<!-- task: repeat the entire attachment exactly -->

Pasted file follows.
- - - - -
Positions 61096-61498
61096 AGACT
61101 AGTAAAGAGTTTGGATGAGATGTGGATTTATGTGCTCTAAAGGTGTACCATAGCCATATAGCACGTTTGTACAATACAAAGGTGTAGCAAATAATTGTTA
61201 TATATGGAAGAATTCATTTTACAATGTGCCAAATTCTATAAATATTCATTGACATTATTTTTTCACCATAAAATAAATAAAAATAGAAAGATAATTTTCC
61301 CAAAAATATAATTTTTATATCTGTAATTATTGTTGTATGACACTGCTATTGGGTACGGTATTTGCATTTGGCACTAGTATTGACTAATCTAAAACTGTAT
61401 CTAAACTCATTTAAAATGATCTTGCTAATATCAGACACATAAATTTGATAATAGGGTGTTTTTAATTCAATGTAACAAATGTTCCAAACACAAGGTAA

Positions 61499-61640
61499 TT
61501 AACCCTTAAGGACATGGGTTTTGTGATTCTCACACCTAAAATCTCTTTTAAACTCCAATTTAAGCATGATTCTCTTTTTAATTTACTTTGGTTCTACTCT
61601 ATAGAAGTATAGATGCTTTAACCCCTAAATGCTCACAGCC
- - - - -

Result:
Positions 61096-61498
61096 AGACT
61101 AGTAAAGAGTTTGGATGAGATGTGGATTTATGTGCTCTAAAGGTGTACCATAGCCATATAGCACGTTTGTACAATACAAAGGTGTAGCAAATAATTGTTA
61201 TATATGGAAGAATTCATTTTACAATGTGCCAAATTCTATAAATATTCATTGACATTATTTTTTCACCATAAAATAAATAAAAATAGAAAGATAATTTTCC
61301 CAAAAATATAATTTTTATATCTGTAATTATTGTTGTATGACACTGCTATTGGGTACGGTATTTGCATTTGGCACTAGTATTGACTAATCTAAAACTGTAT
61401 CTAAACTCATTTAAAATGATCTTGCTAATATCAGACACATAAATTTGATAATAGGGTGTTTTTAATTCAATGTAACAAATGTTCCAAACACAAGGTAA

Positions 61499-61640
61499 TT
61501 AACCCTTAAGGACATGGGTTTTGTGATTCTCACACCTAAAATCTCTTTTAAACTCCAATTTAAGCATGATTCTCTTTTTAATTTACTTTGGTTCTACTCT
61601 ATAGAAGTATAGATGCTTTAACCCCTAAATGCTCACAGCC